My adventures have taken me on a tour of the province of Alberta (in Canada, for those of you reading outside the country) these past weeks: from the Calgary Stampede, to hiking and exploring in Kananaskis Country. Visiting the lovely town of Canmore in the Rocky Mountains, and the rather eclectic Strathmore to the east of Calgary, amid rolling acres of canola fields. North to the city of Edmonton, south east to Drumheller, south to Medicine Hat. These have been weeks of stunning natural beauty, and perhaps the putting aside of some stereotypes…
It certainly is true that many Albertans drive big trucks, and often in a parking lot I can never find my little truck upon my return, because the behemoths all around effectively hide the thing. And the Calgary Stampede certainly lives up to its reputation as a Wild West show – enough said. The skies are gloriously big here, and the thunder and lightning storms absolutely epic to watch on the prairies, as was the tornado approaching me while hiking north of Drumheller (it missed me, fortunately). One of the crowning glories was certainly watching a prairie sunrise, which turned the sky an amazing array of colours, and left me quite breathless. The variety of landscapes, the many wonderful and quirky small towns, endless miles of mostly-flat highways have made for easy and fun road tripping. Here in the oil capital of Canada, wind turbines and solar panels are numerous; perhaps most interestingly, I find this province more progressive than the one I was born in, in spite of its reputation for conservatism.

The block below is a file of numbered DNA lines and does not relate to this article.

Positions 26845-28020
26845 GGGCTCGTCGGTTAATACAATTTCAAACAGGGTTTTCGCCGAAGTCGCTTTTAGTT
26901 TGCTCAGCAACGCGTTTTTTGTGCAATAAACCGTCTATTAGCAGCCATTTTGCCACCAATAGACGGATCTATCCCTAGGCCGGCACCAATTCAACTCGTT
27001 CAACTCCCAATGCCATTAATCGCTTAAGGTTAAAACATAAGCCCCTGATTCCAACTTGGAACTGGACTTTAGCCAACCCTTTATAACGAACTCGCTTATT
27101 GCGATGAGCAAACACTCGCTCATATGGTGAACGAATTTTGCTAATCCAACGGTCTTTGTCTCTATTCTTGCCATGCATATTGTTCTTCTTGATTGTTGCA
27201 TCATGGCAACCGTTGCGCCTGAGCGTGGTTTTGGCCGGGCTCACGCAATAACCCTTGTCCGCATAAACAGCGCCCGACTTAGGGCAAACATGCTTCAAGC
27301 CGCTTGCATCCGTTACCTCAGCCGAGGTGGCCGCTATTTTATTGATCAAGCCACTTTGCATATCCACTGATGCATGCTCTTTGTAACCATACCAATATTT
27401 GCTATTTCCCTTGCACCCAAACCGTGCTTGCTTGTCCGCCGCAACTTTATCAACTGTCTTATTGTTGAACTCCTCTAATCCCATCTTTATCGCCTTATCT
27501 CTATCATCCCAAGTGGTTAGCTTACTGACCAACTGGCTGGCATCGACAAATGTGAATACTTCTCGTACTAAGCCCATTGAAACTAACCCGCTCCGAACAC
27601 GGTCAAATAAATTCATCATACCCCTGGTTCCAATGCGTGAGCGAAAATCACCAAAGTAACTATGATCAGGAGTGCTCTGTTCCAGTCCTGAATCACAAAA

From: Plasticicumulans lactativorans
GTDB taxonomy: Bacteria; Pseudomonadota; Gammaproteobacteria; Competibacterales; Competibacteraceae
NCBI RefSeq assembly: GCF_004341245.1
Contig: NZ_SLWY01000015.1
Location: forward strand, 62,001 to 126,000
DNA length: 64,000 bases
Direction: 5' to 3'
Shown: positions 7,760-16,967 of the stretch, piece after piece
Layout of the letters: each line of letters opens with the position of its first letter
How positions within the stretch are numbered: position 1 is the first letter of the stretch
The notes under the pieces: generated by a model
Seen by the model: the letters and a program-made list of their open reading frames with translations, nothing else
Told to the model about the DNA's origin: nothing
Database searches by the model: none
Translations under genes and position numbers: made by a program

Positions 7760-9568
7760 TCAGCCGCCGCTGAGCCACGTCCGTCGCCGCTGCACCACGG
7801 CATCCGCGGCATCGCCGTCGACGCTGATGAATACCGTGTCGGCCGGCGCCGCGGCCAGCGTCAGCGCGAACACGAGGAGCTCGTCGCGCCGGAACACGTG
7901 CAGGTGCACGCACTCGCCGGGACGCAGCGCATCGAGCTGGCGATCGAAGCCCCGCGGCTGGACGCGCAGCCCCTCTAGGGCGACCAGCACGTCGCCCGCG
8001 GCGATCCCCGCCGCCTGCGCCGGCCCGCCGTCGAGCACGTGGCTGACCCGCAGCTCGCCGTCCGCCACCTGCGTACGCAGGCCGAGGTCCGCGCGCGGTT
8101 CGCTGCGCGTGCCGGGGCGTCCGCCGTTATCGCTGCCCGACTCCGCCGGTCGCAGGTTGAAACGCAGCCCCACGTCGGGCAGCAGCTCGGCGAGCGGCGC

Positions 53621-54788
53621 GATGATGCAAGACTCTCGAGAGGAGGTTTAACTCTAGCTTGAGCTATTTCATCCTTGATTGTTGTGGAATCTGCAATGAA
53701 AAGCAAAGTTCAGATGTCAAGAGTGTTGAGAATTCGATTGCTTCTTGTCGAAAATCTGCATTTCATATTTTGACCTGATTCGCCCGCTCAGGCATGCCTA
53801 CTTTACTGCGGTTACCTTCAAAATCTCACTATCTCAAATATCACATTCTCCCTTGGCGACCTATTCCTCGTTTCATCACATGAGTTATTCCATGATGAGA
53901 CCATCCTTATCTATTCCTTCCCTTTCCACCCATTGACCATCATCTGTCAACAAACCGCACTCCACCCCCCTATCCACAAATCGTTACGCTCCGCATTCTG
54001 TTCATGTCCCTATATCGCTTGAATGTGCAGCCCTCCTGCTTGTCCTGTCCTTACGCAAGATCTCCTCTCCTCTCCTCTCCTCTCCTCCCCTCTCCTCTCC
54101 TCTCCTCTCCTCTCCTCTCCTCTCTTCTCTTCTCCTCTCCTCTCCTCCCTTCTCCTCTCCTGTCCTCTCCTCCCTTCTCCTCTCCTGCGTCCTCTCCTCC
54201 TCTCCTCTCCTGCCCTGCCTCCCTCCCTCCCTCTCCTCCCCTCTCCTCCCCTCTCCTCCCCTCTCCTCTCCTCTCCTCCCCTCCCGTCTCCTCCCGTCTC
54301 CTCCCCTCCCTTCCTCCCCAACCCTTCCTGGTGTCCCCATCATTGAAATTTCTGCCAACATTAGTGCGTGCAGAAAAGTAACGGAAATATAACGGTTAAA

I am not really speaking in a political sense here, but more of a general impression which is vague and amorphous, to be sure. I find a love of land, something that often seems to be missing in my home place: people being attached to their urban or suburban routines with lip service to the beauty around them. It seems to me that rootedness in the land, the geography, the play of nature is one of the reconnections we must make to move out of the morass of climate change, for starters, but perhaps also reconnections we must make to root our governments, our economies, our ways of life in an ethos of place. Places for people…
For while I cannot call this place ‘home’, I can say that I feel at home, though what that means is anybody’s guess, I suppose. I think it is something I must keep exploring and discovering for myself…
And right now, my imaginary friend, I am in another province, and a secret place, where the stars shine for me and my love, together. Perhaps I must invoke that hoary cliché “home is where the heart is”, because in the arms of my love, and under any stars, feels deeply comfortable.
I’ve not been to Canada but know of people from there. I wish you well on your travels.
Thank you so much, Renee!
Ah, yes. That elusive term, ‘Home.’ I suspect those who fear losing that sense never venture far from their point of origin. But those of us who cast ourselves into the Unknown begin asking The Questions. And ultimately discover that Home may, indeed, be where the heart is. As life is meant to be Lived, no? Aloha, VL. Enjoy.
Oh, I am a home body, and I own up to a bit of fear…but yes, the joys of living out loud…! Thank you, Bela 🙂
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Howdy, VivianLea, Unless I live to be 120, My Darlin’ and I spent most of our lives finding “home” — not that we were searching, mind you. it was more a longing for a place and a people to belong to and to be at home with. May your sunrises be inspiring, the bugs be few and your sunsets be peaceful. Now git along brave cowgirl.
Always, Brent, your words make me feel at home, much as I feel at home in your presence. Thank you for your kind wishes…yes, prairie sunrises are indeed awe-inspiring, and I will be forever grateful to have watched a few. I am not a brave cowgirl – yet! But there is always room to become. I miss you, dear friend.